[Content note: This post mentions struggles with self-acceptance and self-sacrificial mindsets.]
On my way out the door, I catch a glimpse of myself in the mirror. Something about it–maybe my outfit, maybe the way my hair is doing a thing–makes me smile. Before I step out, I pull out my phone, thrust out my arm, and–selfie.
Last week, I finally got around to one of those tasks I’d been putting off and went through my cell phone photos from the last nine months. Most were quick snapshots that I freely discarded; the rest I tagged and categorized on my computer. In doing so, I confirmed what I’d been strongly suspecting: I’ve been taking a lot of selfies.
Oh, selfies, the phenomenon we love to hate. Scroll through the opinion section of any site frequented by readers over 35, and you’re guaranteed a column decrying selfies and the narcissistic, tech-addicted generation that takes them. Occasionally, when a researcher at the University of Everything’s Changing and I Don’t Like It or the What’s Wrong With the Youths Institute publishes a study confirming Millennials’ inflated egos with Science, you’ll even find selfies outside of Opinion.
“Selfies are for the selfish,” opines Kelly Iverson, senior at Kansas State. At Jezebel, Erin Gloria Ryan calls them “a cry for help,” arguing that “young women take selfies because they don’t derive their sense of worth from themselves, they rely on others to bestow their self-worth on them.” Gizmodo declares that the selfie stick–a monopod that allows you to take pictures of yourself from farther away than arm’s length–is an “enabling device that deserve[s] a permanent ban“.
In other words, smartphones and Millennials are ruining everything. Again. Pass the salt.
It is May 2014, and I am miserable. I’ve tagged along with Rachel to an outdoor school in the middle of Washington State for a long weekend of relaxation, but my respiratory system is in full-scale revolt thanks to my worst cold in years. I sleep on a paper towel so my nose doesn’t ruin my pillow. When I’m awake, my head is a pressure cooker. Dripping, groaning, mouth hanging open; I need no mirror to tell me I look like the walking dead.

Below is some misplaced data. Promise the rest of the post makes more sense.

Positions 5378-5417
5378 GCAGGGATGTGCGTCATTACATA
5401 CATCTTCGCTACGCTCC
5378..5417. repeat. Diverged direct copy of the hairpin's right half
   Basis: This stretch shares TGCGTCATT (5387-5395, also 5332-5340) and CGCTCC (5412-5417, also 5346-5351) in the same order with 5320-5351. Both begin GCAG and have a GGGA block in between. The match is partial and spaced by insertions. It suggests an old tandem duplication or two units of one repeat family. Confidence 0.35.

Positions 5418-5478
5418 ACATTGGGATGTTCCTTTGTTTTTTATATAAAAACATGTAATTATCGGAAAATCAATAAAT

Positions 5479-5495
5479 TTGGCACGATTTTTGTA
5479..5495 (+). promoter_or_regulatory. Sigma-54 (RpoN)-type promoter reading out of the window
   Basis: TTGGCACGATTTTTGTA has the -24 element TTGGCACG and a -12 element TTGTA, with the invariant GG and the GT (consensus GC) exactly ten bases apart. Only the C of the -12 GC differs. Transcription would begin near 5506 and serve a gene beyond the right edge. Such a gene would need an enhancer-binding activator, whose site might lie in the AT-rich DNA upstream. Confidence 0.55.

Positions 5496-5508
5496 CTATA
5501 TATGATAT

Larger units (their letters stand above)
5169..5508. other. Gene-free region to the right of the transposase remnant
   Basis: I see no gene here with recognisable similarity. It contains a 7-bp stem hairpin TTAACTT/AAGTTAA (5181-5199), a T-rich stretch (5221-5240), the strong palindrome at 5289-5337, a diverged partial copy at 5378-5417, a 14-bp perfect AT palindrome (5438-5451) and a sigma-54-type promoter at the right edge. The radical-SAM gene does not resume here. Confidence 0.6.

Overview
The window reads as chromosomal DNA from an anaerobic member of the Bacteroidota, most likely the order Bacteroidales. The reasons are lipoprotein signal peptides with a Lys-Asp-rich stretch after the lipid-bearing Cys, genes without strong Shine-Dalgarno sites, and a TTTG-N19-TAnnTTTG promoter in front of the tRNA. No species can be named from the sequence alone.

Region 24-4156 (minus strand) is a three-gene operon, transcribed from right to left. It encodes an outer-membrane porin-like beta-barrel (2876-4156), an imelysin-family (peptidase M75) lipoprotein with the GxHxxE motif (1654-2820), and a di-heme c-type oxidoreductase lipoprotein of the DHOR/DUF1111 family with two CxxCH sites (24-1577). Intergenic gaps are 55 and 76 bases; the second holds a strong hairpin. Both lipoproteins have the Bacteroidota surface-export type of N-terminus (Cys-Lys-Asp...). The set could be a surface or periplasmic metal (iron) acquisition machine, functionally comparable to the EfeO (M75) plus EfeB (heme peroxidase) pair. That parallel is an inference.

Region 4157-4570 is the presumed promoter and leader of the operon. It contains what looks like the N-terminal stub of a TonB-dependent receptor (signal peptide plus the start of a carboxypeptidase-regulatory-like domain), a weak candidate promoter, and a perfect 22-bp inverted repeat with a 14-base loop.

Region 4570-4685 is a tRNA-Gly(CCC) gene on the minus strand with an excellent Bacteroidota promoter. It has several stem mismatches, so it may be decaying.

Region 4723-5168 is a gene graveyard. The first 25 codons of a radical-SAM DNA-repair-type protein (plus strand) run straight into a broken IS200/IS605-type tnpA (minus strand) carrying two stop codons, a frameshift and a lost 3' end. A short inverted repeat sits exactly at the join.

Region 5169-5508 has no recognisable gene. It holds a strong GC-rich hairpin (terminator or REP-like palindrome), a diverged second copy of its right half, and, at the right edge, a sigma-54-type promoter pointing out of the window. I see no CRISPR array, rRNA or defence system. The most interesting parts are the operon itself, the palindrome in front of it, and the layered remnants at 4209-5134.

On our drive back home, we stop at a supermarket and I stare dumbly at the medicine aisle. A blue box winks at me and I pick it up.
“Nasal Congestion,” it says. “Runny Nose. Headache & Body Ache. Sore Throat. Sinus Pressure.”
I want to kiss the box. It understands. It gets me–and by god, I’m not alone.
When the shrink-wrapped stack of flyers I’d designed finally arrives at Walla Faces, I’m ecstatic. I email my parents, grandparents, and friends. I put a picture on Instagram.
As soon as I put the final touches on my redesigned manual for 1000 Blank White Cards, I throw it into Dropbox and share it on Facebook.
It’s high school. Somewhere between the AIM chat windows and the threads of my friend group’s online discussion board, word seeps out that folks close to me think I’m full of myself. I’m an arrogant ass.
I panic and crank my sensitivity up to 11.
Real or imagined, I apologize for slights, then apologize for apologizing. I quickly cultivate a sense of deeply self-deprecating humor. Though I’m given numerous lead roles in plays, I can never take them without agonizing over the thought that this is further proof of my massive, out-of-control ego–and the fact that I never detected my ego on my own means I can’t trust myself.
Being in proud in public, I tell myself, makes me an arrogant ass, so I forbid it of myself.
Today, I am 24 years old and still learning how to recognize my worth.
The display in the hallway has finally cycled to something new, so Mrs. Torres wraps a rubber band around my painting and hands it to me as I walk to the bus. Mom’s face lights up when I show her what I made.
It is fashionable to hate my generation. On the cover of a national news magazine, you can call us “lazy, entitled narcissists,” and everyone will nod, happy to fault our technology or us but never the crumbling society we inherited. “You Millennials have to learn that not everyone gets a trophy,” they sneer.